The university may rely on the Fair Dealing Policy and the guidelines in this document to make copies of short excerpts (as that term is defined in the Fair Dealing Policy) for use in course packs. This document provides guidance on the application of the Fair Dealing Policy to the production and sale of course packs by the university.  

Guiding Principles

A guiding principle behind the Fair Dealing Policy is that copying or communicating a copyright-protected work under the Fair Dealing Policy is not to substitute for the purchase of the work that was copied or communicated. In order to respect that principle, it is necessary to implement certain safeguards for the owners of copyright in the works copied for inclusion in course packs.  

A guiding principle behind the application of the Fair Dealing Policy to the production and sale of course packs is to ensure that no “profit” is made on course pack production and sale. If there is no “profit” made in the production or sale of course packs and, the other requirements of the Fair Dealing Policy, as elaborated in this document, are followed, then the making and sale of course packs incorporating copies of short excerpts of copyright-protected works would be permitted under fair dealing.   

The policy does not permit the university to send a course pack to a commercial copy shop for the latter to reproduce copies for students.

Definition of Short Excerpt

The Fair Dealing Policy permits the communication and reproduction of a short excerpt from a copyright-protected work in the circumstances described in the Fair Dealing Policy. Section 4 of the Fair Dealing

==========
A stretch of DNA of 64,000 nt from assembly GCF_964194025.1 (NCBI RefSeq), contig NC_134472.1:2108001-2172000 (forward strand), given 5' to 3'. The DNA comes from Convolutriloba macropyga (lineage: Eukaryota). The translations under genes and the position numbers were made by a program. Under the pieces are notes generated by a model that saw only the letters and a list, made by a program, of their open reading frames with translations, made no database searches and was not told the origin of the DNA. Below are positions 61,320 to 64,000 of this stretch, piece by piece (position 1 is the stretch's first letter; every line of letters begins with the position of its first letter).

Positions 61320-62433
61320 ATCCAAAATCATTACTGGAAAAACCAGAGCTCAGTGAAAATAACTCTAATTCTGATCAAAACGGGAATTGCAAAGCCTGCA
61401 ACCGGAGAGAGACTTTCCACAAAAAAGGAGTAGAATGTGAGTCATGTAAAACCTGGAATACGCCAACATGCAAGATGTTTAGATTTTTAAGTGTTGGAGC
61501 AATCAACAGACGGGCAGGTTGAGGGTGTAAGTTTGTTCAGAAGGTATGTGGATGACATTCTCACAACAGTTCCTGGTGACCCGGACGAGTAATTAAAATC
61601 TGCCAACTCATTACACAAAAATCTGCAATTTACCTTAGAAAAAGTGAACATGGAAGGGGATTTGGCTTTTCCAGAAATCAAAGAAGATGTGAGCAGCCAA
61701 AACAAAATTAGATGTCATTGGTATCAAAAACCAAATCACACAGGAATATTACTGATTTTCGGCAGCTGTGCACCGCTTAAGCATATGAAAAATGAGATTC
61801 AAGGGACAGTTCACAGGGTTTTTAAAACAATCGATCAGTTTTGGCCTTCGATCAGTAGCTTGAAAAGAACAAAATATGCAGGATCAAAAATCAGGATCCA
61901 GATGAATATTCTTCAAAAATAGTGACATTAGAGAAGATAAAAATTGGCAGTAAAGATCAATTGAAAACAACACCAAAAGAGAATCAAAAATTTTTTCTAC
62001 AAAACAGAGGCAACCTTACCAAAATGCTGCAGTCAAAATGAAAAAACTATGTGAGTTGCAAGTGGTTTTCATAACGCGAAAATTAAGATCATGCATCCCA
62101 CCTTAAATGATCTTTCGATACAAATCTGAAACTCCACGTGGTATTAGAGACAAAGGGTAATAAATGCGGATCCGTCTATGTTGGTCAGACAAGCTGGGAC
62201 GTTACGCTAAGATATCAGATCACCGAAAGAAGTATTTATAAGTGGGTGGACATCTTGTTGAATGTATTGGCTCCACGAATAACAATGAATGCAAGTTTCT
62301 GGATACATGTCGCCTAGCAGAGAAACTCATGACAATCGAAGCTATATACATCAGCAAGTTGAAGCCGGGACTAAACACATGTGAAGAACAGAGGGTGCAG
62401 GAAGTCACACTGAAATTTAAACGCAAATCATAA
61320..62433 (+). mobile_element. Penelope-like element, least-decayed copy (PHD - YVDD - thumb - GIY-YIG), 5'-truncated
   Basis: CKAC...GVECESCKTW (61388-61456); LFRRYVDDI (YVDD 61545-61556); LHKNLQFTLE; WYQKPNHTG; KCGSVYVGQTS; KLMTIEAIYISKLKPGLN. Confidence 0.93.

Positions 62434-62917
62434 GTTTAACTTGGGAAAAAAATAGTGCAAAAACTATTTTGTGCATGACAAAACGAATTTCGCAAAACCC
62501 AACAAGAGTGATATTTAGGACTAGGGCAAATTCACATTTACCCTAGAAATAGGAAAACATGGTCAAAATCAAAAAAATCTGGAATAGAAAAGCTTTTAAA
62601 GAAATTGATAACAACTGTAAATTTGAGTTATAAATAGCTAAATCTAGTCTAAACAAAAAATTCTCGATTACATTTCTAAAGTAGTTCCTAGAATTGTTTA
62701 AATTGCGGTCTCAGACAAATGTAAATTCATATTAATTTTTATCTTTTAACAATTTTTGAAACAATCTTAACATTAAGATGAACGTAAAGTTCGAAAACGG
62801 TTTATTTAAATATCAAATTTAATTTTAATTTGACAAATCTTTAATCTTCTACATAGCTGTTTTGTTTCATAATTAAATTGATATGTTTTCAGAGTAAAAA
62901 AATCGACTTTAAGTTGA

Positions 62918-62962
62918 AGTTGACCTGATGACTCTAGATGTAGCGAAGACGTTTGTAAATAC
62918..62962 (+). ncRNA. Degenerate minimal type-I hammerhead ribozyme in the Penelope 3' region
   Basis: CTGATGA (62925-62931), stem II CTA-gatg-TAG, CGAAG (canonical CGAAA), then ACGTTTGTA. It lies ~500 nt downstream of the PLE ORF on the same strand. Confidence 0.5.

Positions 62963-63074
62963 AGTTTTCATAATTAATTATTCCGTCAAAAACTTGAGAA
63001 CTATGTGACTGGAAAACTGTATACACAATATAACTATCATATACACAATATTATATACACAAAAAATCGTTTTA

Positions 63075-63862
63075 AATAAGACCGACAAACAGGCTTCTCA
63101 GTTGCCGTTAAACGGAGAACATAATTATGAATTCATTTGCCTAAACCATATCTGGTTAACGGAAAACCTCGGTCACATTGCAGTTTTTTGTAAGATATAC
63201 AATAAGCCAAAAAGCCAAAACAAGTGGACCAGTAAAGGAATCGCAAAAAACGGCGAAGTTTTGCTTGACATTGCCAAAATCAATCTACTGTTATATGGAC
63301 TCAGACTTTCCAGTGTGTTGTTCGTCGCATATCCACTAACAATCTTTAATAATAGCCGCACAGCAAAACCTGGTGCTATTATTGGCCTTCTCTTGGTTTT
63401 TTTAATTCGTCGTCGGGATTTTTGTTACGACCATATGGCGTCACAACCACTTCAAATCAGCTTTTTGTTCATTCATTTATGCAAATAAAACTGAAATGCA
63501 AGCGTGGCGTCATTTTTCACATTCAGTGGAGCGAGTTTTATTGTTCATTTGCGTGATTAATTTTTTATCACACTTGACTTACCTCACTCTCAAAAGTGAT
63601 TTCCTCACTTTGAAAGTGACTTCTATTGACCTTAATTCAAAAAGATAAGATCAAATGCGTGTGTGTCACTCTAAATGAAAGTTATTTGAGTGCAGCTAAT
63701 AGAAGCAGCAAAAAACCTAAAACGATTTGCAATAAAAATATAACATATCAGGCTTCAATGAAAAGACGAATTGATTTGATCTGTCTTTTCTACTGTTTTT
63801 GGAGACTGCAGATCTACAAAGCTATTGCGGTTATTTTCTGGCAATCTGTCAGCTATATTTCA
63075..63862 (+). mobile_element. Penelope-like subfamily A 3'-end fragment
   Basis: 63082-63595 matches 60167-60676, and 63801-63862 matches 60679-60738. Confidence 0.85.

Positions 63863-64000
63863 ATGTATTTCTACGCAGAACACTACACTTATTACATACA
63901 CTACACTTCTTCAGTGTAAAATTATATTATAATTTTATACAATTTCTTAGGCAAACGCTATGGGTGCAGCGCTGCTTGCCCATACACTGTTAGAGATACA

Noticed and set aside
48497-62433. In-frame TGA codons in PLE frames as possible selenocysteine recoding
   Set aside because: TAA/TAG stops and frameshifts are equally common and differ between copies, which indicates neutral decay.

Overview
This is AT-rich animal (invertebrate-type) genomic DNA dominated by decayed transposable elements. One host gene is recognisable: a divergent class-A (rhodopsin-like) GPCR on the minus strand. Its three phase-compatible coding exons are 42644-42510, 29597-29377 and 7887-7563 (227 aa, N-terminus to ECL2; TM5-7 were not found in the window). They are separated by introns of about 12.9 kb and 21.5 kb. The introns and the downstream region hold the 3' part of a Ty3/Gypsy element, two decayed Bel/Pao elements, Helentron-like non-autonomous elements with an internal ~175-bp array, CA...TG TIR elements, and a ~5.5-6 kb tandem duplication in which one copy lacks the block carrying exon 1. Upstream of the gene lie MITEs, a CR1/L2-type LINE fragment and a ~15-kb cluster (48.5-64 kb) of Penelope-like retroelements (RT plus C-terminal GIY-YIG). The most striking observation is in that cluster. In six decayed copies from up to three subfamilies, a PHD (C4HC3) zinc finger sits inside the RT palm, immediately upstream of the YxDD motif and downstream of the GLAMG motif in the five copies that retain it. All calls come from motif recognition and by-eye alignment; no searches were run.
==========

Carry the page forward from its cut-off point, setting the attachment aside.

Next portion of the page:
Policy defines a short excerpt as follows:  

4.    A short excerpt means:

(a)    up to 10% of a copyright-protected work (including a literary work, musical score, sound recording, and an audiovisual work)

(b)    one chapter from a book

(c)    a single article from a periodical

(d)    an entire artistic work (including a painting, print, photograph, diagram, drawing, map, chart, and plan) from a copyright-protected work containing other artistic works

(e)    an entire newspaper article or page

(f)    an entire single poem or musical score from a copyright-protected work containing other poems or musical scores

(g)    an entire entry from an encyclopedia, annotated bibliography, dictionary or similar reference work
provided that in each case, no more of the work is copied than is required in order to achieve the allowable purpose.  

To give students the choice of how to access course materials, the same short excerpt may be made available to students in a course pack, a class handout, or through the university’s learning management system. However, no more than a short excerpt from a work may be copied and made available to students during a specific course of instruction irrespective of the number of formats in which it is made available. Furthermore, no more than a short excerpt from across all editions of a copyright-protected work should be included in a course pack.  

Including Materials Beyond Short Excerpts in a Course Pack

If an extract to be included in a course pack exceeds the limitations of a short excerpt as set out in the Fair Dealing Policy, transactional permission for making the copies should be secured from the copyright holder or from the holder’s licensing agent.  

In addition, the university may include in course packs copies of copyright-protected works for which the university has a licence with the publisher or aggregator, as long as the terms of the licence permit the making of copies for inclusion in course packs. A copyright-protected work made available to the university under a licence with a publisher or aggregator that prohibits the use of extracts in course packs cannot be copied and included in a course pack. Any copying and/or distribution restrictions contained in the licence will take precedence over the Fair Dealing Policy.

Records

Records should be created and maintained (in paper or electronic form) that show for each course pack:  

(a)    the identity of each work included in the course packs,